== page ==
Opinion #226. Formal Opinion on Payment Systems

Issued by the Professional Ethics Commission

Date Issued: February 1, 2024

Primary Questions

May Maine attorneys accept payments through online payment apps, such as Venmo, PayPal, Zelle, LawPay, LawCharge, or Headnote, and what are the ethical issues surrounding the acceptance of payment through these apps?

Short Answers

Maine lawyers can accept payments (typically for legal fees, retainers, or expenses) through such third-party payment apps as long as the payment app and processes used by the lawyer or the lawyer's firm do not comingle client funds with their own, and unearned fees are placed only into client trust accounts. Some apps have safeguards for ethics rules built-in, and some do not. Lawyers are strongly encouraged to select only apps that are specially designed for the legal industry and for ethical rules compliance. Lawyers are responsible for compliance with the Rules and cannot delegate their responsibility. The apps should be secure, app updates should be downloaded, and lawyers are strongly encouraged to stay updated on how the apps work.

Applicable Rules

Rule 1.1 Competence Rule 1.3 Diligence Rule 1.4 Communication Rule 1.6 Confidentiality Rule 1.15 Safekeeping property, client trust accounts, interest on trust accounts Rule 5.3 Responsibilities regarding nonlawyer assistants


Technological advances in payment methods constantly change. Practitioners want to "meet their clients where they are at" in payments, as well as communication, document sharing and a list of other considerations in modern practice. To help mitigate risks to client property and avoid ethical rule violations, this opinion offers guidance to lawyers for using online payment apps.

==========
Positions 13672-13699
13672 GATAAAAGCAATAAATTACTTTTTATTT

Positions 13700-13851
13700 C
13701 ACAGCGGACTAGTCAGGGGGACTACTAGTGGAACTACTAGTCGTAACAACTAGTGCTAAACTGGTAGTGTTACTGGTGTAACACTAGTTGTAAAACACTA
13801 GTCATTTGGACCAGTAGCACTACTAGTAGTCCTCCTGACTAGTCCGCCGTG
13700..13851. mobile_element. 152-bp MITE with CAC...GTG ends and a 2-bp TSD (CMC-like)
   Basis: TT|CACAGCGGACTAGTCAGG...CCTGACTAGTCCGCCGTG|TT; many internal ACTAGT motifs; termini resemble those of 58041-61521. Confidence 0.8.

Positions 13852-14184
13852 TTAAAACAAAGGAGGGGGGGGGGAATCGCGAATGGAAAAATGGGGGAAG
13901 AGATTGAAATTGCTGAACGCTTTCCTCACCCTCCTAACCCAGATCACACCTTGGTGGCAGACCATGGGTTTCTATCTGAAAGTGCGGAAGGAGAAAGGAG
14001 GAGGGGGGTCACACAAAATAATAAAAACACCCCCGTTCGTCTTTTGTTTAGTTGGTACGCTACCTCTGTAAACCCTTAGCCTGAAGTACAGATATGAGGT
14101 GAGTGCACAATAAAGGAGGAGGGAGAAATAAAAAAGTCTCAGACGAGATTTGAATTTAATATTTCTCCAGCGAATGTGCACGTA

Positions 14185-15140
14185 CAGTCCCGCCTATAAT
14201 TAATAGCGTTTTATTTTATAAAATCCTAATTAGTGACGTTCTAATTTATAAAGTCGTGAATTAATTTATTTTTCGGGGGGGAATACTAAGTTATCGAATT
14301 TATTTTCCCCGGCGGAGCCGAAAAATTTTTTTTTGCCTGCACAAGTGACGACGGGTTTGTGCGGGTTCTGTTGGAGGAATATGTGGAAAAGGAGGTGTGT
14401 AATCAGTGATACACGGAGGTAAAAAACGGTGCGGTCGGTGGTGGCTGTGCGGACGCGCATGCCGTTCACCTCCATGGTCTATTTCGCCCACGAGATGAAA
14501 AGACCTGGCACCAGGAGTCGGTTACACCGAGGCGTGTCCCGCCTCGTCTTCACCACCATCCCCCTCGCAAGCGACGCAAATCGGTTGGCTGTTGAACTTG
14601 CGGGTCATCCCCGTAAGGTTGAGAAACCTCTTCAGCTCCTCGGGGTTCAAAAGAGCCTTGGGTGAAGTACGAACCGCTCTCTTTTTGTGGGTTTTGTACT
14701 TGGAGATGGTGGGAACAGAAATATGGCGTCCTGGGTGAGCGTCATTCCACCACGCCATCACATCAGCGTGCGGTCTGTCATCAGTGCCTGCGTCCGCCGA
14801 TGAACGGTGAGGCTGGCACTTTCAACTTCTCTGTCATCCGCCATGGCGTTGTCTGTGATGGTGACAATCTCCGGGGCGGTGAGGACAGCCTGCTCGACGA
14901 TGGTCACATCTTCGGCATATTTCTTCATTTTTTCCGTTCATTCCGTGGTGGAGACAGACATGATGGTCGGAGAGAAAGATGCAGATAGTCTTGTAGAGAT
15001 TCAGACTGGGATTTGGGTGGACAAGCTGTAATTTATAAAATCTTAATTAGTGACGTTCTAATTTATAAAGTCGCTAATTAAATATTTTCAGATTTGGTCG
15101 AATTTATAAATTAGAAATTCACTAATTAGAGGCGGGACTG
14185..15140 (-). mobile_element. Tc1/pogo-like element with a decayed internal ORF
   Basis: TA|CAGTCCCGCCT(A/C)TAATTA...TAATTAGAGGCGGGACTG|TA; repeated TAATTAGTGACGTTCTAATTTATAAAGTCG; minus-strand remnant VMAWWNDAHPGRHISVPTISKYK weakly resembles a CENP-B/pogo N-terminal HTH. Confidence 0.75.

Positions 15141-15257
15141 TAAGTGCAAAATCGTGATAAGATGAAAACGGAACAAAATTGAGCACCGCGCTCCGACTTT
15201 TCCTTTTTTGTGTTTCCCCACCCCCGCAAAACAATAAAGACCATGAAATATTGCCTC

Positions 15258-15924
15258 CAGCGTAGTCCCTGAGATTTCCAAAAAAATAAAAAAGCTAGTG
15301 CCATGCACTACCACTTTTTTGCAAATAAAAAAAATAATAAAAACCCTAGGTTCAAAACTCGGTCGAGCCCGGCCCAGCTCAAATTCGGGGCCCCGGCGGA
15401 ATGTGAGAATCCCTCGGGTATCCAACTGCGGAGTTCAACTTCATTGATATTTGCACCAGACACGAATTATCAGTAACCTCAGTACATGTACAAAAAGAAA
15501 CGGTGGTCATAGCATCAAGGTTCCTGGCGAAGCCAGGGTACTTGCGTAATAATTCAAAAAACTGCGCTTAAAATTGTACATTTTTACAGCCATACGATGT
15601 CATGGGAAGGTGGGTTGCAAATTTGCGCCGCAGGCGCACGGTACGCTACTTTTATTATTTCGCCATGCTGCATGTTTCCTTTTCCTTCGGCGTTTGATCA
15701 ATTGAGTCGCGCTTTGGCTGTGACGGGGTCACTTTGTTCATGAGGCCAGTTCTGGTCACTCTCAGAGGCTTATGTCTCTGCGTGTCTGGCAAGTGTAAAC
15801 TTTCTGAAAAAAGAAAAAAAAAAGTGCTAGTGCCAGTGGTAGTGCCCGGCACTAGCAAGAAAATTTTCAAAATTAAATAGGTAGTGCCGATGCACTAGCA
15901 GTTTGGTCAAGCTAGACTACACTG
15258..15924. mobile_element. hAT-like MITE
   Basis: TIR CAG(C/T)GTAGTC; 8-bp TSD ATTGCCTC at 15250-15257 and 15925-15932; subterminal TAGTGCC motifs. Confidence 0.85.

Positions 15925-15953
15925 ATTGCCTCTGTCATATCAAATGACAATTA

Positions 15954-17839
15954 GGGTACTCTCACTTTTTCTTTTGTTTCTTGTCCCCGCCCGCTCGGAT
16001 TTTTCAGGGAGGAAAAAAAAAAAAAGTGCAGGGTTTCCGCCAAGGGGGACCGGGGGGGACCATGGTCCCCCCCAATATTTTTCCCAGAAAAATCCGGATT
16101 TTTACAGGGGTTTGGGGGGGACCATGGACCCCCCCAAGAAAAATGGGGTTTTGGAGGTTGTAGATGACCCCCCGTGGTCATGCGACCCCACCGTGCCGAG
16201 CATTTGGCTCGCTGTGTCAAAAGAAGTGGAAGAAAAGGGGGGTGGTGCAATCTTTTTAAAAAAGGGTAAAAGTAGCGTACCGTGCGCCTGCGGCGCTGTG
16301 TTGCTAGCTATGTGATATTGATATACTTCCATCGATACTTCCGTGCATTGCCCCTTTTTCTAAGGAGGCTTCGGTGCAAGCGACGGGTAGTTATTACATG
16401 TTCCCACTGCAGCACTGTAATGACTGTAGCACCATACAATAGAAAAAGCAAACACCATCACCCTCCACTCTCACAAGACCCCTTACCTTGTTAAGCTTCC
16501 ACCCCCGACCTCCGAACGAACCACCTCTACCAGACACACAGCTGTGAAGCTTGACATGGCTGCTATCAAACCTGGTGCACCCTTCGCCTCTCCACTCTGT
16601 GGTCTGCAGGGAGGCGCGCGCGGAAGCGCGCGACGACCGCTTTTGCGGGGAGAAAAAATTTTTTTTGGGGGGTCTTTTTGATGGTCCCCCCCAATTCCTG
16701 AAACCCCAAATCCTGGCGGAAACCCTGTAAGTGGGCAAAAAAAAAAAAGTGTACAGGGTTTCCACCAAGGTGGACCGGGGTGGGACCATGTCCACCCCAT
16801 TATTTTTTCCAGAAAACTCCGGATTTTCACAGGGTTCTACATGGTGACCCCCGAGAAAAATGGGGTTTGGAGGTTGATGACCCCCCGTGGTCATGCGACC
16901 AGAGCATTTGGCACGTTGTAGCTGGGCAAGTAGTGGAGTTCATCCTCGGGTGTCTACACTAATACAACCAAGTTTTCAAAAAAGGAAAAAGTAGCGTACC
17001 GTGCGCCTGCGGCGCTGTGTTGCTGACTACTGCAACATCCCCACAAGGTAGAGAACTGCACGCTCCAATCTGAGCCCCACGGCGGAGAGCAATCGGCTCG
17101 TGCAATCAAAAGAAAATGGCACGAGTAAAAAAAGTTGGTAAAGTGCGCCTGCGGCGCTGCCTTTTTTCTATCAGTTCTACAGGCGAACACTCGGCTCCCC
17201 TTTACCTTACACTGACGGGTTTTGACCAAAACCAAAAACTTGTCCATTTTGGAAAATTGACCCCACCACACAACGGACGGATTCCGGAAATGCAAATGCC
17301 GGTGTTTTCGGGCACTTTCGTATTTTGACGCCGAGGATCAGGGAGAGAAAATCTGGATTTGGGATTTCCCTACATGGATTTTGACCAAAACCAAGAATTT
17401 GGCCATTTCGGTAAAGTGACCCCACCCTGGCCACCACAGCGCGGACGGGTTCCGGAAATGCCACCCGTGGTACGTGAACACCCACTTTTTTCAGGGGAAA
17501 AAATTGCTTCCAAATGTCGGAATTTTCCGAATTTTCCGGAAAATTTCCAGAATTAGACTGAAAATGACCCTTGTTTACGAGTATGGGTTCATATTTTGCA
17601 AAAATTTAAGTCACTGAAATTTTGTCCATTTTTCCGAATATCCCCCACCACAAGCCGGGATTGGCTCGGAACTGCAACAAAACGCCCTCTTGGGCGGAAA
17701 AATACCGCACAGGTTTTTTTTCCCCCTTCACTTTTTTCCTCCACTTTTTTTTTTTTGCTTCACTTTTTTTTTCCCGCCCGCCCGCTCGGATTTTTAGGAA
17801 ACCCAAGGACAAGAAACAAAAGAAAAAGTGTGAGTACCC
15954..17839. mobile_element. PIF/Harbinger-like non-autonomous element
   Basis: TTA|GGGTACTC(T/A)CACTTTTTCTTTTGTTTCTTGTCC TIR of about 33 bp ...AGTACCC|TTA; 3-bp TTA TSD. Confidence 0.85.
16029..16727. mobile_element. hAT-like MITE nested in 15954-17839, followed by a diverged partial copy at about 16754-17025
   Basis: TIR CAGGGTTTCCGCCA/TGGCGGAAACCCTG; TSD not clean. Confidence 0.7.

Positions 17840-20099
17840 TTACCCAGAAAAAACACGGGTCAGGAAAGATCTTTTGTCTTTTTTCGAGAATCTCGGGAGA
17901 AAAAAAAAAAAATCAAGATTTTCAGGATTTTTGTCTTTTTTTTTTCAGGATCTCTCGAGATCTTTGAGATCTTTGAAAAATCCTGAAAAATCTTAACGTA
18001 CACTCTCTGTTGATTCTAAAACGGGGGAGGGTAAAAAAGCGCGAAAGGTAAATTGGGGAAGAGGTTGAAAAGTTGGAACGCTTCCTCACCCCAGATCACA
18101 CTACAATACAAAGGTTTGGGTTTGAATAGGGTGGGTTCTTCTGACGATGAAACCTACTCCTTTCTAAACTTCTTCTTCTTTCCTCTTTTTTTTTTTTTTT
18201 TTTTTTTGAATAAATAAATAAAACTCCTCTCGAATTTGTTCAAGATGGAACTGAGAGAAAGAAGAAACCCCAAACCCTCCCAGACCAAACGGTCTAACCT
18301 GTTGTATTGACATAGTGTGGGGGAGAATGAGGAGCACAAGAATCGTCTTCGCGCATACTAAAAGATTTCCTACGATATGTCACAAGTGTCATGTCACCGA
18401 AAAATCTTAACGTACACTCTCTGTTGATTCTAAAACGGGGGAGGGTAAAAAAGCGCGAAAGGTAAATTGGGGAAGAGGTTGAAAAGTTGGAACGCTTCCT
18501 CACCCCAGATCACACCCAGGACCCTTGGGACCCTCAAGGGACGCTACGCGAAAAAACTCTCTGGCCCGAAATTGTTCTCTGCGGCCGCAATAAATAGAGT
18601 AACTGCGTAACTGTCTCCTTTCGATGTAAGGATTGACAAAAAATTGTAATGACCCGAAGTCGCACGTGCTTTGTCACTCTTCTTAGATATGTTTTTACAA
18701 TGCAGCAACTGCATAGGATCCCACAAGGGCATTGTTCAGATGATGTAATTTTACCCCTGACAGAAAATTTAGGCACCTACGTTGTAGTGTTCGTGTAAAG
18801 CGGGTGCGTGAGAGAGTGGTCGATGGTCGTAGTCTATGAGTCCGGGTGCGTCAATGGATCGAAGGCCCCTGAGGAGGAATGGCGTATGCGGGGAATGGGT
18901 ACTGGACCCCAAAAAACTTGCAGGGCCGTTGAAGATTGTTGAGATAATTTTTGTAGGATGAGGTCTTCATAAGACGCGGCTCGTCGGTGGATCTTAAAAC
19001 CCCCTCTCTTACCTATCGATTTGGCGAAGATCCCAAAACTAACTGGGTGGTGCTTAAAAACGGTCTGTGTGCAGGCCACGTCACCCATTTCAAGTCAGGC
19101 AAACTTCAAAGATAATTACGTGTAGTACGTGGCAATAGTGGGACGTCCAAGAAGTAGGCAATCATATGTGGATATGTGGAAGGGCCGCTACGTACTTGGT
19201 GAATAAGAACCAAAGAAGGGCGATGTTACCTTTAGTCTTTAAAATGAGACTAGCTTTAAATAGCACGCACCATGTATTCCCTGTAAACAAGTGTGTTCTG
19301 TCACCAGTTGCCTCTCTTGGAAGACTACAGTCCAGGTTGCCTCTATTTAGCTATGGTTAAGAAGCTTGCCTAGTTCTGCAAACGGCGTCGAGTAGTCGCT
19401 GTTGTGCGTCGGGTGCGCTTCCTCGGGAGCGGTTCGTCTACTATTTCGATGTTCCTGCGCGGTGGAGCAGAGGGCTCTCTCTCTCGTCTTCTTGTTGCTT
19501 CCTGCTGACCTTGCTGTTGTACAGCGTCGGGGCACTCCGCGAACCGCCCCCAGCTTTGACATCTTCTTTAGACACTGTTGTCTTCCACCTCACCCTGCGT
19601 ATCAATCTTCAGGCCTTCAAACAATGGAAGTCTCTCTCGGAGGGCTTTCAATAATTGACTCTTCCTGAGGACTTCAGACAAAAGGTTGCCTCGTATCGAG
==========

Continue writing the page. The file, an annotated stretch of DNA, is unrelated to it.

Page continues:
Web-based electronic payment platform application systems, or apps, offer attractive advantages: speed, simplicity, payment from any physical location or payment source, reduced cost, smaller carbon footprints, easier administration, and convenience. Disadvantages include technical glitches, cyber security breaches, risk of fraud, risk of disputed transactions, service fees, and dependence on connectivity.

Payment apps are increasingly popular among clients and lawyers. Many clients strongly prefer them over traditional or legacy payment systems. Some payment apps are specifically designed for lawyers, like: Clio Payments; Headnote, LawPay, and LexCharge; others are not, such as: PayPal, Venmo, and Zelle. Each payment app creates risk regarding an attorneys duty to protect client funds and protect confidential client information.

Prohibition on Commingling of Funds and Requirement of Safekeeping Client Property

Rule 1.15(a) prohibits commingling of a lawyers property with property of a client or a third party. M.R. Prof. Conduct 1.15(a). Rule 1.15(b) generally requires lawyers to deposit into a client trust account advance payments (typically fees, retainers and expenses) that have been paid in advance, to be withdrawn only as the fees are earned or the expenses incurred. M.R. Prof. Conduct 1.15(b). Rule 1.15(b) allows lawyers to accept advances or retainers via methods that place the funds temporarily in a non-trust account, to accommodate payment by the clients chosen method, such as a credit card, as long as the funds are promptly transferred, and no later than two business days following receipt, into a client trust account. M.R. Prof. Conduct 1.15(b). Venmo and PayPal hold funds in a digital wallet until they are transferred to a bank account. Because they are not bank accounts, these apps, alone, do not qualify as the type of accounts contemplated by Rule 1.15(a).